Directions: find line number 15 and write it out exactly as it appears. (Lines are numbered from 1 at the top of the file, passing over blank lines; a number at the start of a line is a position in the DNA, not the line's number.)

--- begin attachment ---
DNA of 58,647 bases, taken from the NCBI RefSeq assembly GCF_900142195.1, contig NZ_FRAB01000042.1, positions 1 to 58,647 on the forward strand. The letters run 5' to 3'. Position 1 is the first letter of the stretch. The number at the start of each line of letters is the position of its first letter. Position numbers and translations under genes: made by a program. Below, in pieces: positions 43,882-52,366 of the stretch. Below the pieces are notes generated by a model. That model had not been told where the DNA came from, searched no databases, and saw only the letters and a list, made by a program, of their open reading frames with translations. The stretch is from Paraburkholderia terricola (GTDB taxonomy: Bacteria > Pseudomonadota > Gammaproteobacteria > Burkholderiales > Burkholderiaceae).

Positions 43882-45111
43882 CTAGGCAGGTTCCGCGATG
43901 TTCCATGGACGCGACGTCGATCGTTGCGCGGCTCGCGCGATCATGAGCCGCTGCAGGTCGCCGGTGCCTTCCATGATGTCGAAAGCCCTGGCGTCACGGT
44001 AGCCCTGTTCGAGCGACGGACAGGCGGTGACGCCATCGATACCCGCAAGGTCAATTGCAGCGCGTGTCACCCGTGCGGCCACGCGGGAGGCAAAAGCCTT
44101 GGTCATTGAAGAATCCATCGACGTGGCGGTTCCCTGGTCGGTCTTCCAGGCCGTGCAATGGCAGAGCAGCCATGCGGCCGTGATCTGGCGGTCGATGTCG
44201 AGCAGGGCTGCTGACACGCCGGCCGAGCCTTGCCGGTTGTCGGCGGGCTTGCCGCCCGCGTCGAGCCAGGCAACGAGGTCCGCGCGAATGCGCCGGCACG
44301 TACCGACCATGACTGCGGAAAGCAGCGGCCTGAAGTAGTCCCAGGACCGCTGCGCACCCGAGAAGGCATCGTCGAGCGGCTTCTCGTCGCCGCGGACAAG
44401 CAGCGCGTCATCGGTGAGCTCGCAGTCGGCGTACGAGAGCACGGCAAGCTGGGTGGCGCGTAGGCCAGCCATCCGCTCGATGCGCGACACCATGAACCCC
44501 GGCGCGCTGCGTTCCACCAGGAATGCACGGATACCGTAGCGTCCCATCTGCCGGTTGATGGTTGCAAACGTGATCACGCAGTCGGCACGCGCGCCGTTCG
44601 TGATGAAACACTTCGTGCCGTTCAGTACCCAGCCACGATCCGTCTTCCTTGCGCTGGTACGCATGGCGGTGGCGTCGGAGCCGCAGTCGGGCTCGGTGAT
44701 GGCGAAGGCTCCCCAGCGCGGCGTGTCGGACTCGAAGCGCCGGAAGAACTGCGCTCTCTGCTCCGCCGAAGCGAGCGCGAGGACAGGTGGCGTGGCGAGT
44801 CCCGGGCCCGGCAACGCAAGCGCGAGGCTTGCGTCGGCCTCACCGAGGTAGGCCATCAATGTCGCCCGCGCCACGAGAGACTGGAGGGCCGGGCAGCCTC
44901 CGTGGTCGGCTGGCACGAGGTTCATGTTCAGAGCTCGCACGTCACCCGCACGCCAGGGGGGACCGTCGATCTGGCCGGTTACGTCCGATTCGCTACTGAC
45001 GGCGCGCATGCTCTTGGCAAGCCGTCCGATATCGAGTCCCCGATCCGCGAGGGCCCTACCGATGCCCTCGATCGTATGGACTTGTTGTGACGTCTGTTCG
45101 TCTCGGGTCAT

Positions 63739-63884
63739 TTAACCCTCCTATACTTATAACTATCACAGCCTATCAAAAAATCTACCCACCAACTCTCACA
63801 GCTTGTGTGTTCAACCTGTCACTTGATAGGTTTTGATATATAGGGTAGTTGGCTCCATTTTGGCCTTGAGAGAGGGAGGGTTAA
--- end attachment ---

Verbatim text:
45001 GGCGCGCATGCTCTTGGCAAGCCGTCCGATATCGAGTCCCCGATCCGCGAGGGCCCTACCGATGCCCTCGATCGTATGGACTTGTTGTGACGTCTGTTCG